Essays are very important at this level and require comprehensive knowledge and application of relevant theory and models, together with superior evaluation and analysis skills.

Course outline:

  • Detailed theory of the firm
  • Labour market theory
  • Government intervention in the price system
  • Advanced macro economic studies
  • Development Economics theory and issues

Methods of assessment:

  • External examination: Cambridge International Examination Assessment is in two papers.
    - Paper 3 [1 hour] comprising 30 very technical and detailed multi-choice questions
    - Paper 4 [2 hours 15 minutes] comprising one compulsory data response question and two 25 mark essays from a choice of 6.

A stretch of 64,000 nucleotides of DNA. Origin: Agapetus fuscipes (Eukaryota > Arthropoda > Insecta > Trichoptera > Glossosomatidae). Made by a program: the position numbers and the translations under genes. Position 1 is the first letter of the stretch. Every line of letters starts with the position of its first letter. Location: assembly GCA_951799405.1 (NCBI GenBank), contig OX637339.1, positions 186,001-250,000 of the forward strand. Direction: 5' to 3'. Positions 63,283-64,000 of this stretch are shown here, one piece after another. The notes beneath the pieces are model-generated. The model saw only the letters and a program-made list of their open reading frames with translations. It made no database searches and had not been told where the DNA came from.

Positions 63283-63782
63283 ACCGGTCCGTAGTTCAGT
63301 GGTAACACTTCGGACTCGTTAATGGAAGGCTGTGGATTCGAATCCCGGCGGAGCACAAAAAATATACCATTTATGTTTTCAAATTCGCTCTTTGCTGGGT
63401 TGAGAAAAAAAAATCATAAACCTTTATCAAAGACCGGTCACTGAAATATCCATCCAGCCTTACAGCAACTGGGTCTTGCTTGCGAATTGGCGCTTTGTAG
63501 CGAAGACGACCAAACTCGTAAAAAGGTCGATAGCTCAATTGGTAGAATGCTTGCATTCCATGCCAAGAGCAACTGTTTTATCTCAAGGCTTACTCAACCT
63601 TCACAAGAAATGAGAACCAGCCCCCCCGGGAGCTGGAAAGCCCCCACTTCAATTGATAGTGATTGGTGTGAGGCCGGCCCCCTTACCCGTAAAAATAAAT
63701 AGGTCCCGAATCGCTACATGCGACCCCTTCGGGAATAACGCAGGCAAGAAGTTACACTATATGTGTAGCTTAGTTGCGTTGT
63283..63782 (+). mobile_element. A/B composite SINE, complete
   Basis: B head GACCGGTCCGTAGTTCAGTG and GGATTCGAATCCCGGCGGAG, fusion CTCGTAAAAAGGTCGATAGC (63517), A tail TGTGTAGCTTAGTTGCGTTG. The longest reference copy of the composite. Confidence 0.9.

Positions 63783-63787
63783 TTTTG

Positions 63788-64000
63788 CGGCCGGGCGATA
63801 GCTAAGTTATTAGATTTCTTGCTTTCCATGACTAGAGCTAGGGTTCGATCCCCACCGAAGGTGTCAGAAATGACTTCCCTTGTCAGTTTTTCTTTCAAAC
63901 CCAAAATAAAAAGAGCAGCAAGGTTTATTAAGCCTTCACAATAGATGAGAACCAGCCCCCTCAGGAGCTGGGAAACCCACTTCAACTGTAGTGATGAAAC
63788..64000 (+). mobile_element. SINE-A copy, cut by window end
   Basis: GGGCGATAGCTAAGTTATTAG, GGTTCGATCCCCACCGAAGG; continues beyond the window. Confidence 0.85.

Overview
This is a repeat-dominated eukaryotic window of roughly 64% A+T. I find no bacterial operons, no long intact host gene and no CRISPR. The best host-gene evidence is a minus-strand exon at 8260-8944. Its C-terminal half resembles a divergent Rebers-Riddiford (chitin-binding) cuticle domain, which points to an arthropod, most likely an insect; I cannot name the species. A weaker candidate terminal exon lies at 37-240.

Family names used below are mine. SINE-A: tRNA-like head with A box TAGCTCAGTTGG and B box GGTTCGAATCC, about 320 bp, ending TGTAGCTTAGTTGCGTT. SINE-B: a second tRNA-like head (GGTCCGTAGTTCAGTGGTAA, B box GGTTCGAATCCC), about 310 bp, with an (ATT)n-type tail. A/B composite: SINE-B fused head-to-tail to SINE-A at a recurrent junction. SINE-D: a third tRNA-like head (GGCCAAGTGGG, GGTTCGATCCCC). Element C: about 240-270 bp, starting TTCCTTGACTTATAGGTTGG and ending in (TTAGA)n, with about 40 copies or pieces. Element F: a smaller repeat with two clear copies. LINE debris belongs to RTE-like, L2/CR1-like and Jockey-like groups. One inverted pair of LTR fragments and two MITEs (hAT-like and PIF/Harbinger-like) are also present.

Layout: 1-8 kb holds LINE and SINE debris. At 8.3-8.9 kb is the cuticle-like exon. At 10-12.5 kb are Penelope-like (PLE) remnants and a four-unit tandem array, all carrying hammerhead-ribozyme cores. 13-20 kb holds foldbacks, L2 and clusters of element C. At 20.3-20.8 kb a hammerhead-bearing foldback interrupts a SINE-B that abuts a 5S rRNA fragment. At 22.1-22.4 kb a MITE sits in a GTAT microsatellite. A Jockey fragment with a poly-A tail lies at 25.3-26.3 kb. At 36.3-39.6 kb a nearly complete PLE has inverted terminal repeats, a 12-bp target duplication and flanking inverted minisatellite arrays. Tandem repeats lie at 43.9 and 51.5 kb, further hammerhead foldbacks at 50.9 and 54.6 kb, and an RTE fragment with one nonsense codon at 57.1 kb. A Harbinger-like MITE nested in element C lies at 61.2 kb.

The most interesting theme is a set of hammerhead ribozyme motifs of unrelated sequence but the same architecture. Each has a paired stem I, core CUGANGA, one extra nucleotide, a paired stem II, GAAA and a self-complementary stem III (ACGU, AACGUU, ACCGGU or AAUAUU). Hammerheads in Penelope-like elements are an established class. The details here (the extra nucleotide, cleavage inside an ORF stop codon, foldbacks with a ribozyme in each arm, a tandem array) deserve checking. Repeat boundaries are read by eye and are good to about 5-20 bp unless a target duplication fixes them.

• NZQA Level 4 Scholarship Successful completion of the A2 course is excellent preparation for this optional three-hour examination, held late in Term 4.
  • School examination:
    - 1 x 1 hour examination - end of Term 1
    - 1 x 2 hour examination - end of Term 2
    - 1 x 3 hour 15 minute examination - end of Term 3
  • Class assessment: Common tests are held each term and multiple choice tests, data response questions and essays are also set regularly throughout the year.

Continuation of subject: This course is an excellent base for undergraduate study in Economics.

If you have any questions, please feel free to contact our staff today.